Don't let it get away!
Keep track of the stocks that matter to you.
Help yourself with the Fool's FREE and easy new watchlist service today.
Don't look now, but it looks like some new companies are going to give iRobot (NASDAQ: IRBT ) a run for its money.
The maker of Roomba robotic vacuums and PackBot bomb-disposal robots (and, admittedly, a lot of other robots besides) shed 14% of its market cap last week after beating earnings expectations but failing to wow analysts with its guidance for the rest of this year. Shaky guidance, however, may be the least of iRobot's problems. Turns out, the company's starting to encounter some resistance from competitors in at least two of its key markets.
Trouble at "home"
In robotic vacuums-for-the home, for example, iRobot remains the company to beat. Sales grew 20% in the most recent quarter, the company's Roombas continue to dominate search results on Amazon, and it scores impressive reviews on independent websites as well.
All that being said, rivals are now attacking iRobot's monopoly. On the one hand, you've got "dirt" cheap alternatives from China-owned Dirt Devil enticing shoppers at the low end of the income scale. On the high end, Samsung has a new line of "Navibot" vacuums that cost more than the Roombas but whose space-age appearance makes iRobot's products look positively 20th century.
And trouble downrange as well
Meanwhile, iRobot's reputation for innovation in military bomb-disposal robots may also be eroding. Why, in just the past month, the U.S. Department of Defense has placed not one but two separate orders for "Talon" explosive ordnance disposal (EOD) robots from iRobot's British rival, QinetiQ. At $28.2 million in combined value, these contracts come close to equaling the $30 million Pentagon contract that iRobot won that same month.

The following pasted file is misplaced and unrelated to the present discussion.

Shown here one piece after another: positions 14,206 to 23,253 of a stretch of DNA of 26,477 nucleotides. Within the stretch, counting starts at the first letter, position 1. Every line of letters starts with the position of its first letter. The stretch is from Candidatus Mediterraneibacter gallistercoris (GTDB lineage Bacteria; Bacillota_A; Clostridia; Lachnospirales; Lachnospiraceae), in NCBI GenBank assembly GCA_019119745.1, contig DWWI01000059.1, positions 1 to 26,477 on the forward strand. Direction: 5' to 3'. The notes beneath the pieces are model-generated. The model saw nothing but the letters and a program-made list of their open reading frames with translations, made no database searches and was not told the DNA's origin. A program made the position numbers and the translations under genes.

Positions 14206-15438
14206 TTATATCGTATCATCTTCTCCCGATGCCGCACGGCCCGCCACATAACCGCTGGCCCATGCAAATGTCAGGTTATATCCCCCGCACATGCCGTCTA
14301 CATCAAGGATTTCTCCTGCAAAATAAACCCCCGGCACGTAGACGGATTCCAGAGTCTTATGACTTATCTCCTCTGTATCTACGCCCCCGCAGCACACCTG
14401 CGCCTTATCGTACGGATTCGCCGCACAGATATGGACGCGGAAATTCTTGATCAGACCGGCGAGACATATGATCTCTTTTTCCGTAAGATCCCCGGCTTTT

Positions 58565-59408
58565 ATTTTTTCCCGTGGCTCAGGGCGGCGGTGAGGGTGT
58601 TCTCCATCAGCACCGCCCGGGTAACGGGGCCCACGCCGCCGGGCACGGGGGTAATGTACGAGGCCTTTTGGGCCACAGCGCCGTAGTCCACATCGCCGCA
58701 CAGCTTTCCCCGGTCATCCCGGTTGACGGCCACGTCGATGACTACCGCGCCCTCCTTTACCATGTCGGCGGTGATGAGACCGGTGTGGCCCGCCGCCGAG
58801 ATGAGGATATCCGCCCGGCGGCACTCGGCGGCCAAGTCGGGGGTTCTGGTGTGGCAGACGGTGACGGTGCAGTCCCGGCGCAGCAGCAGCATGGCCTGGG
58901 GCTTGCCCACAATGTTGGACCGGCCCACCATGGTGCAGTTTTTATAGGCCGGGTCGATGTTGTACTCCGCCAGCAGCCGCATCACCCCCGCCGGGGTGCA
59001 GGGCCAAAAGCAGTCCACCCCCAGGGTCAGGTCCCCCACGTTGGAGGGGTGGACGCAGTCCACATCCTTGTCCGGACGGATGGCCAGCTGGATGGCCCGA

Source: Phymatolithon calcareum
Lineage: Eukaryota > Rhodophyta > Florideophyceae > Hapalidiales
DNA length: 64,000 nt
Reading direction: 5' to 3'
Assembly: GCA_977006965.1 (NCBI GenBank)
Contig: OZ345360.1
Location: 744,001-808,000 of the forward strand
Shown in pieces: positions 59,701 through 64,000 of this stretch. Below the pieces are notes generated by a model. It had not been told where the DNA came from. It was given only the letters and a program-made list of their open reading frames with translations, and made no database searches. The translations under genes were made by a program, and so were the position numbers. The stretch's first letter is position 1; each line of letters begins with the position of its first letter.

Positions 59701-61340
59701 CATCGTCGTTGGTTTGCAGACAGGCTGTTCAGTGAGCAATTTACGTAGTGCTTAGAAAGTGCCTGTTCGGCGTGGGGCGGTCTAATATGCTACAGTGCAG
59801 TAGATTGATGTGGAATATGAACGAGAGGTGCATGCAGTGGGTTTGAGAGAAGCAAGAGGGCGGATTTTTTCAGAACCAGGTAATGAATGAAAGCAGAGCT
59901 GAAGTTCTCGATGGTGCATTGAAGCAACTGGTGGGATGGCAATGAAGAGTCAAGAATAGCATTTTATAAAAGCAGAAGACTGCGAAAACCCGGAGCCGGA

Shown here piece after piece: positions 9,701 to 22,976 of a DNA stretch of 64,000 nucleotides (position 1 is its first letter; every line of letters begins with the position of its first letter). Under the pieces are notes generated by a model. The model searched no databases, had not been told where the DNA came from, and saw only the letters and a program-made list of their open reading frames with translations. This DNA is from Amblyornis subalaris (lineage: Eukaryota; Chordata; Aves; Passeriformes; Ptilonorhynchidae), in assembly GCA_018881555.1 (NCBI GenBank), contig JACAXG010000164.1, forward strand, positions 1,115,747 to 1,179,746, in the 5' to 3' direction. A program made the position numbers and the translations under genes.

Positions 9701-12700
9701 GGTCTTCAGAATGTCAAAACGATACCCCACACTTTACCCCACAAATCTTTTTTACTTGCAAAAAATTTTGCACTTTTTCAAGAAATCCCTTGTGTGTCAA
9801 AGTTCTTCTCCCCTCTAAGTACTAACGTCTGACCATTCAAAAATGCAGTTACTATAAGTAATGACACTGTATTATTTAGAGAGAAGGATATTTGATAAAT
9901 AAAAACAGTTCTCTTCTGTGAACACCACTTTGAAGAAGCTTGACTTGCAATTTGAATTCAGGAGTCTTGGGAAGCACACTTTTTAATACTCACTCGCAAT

Now, this week we learn that a previously unheard of company also has a dog in this fight -- or more specifically, a "tiger." According to DefenseNews.com, Turkey's biggest defense contractor, Aselsan, has recently been conducting tests in cooperation with the U.S. and other NATO allies, exploring the potential for use of that company's Kaplan (Turkish for "tiger") EOD robot in NATO units.
Kaplan's claim to fame is that it boasts a three-dimensional ground-penetrating radar system integrated into the robot's design. According to Turkish defense website TRDefence.com, the Kaplan's radar is capable of detecting explosive devices buried several feet underground or concealed inside "thick boxes and packages." So not only can the robot be used to dispose of bombs, but it may also be better at detecting bombs in the first place than are iRobot's 'bots.
The attraction such an innovation would hold for the military is obvious. Just as clear is the need for iRobot to quit coasting on its past successes and start upping its game. Investors won't willingly pay 38 times earnings for low-teens earnings growth, and "same old, same old" products forever -- not when the competition seems to be doing iRobot's job better than iRobot does it itself.
Failure to compete isn't a problem limited to iRobot. What macro trend was Warren Buffett referring to when he said "this is the tapeworm that's eating at American competitiveness"? Find out in our free report: "What's Really Eating at America's Competitiveness." You'll also discover an idea to profit as companies work to eradicate this efficiency-sucking tapeworm. Just click here for free, immediate access.